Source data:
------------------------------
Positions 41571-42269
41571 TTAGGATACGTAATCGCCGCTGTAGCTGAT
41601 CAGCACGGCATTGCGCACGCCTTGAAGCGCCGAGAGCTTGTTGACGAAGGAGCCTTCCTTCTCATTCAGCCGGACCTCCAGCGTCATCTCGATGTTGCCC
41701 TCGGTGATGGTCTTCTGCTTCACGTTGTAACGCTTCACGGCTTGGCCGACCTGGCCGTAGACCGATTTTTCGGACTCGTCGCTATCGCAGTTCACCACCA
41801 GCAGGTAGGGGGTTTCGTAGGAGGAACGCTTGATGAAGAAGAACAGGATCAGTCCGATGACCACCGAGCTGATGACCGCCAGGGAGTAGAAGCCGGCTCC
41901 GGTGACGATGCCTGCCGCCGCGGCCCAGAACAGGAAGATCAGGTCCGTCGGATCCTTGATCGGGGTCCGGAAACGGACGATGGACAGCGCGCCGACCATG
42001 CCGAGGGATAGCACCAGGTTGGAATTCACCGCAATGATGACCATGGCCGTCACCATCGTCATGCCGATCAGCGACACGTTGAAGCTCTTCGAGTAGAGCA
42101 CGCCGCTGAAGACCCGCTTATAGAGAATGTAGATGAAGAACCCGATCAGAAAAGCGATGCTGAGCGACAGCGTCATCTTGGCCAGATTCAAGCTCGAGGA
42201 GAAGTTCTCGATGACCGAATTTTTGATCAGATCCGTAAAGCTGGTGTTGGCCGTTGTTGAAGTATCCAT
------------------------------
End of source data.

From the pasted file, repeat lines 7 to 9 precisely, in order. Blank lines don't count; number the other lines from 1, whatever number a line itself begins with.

42001 CCGAGGGATAGCACCAGGTTGGAATTCACCGCAATGATGACCATGGCCGTCACCATCGTCATGCCGATCAGCGACACGTTGAAGCTCTTCGAGTAGAGCA
42101 CGCCGCTGAAGACCCGCTTATAGAGAATGTAGATGAAGAACCCGATCAGAAAAGCGATGCTGAGCGACAGCGTCATCTTGGCCAGATTCAAGCTCGAGGA
42201 GAAGTTCTCGATGACCGAATTTTTGATCAGATCCGTAAAGCTGGTGTTGGCCGTTGTTGAAGTATCCAT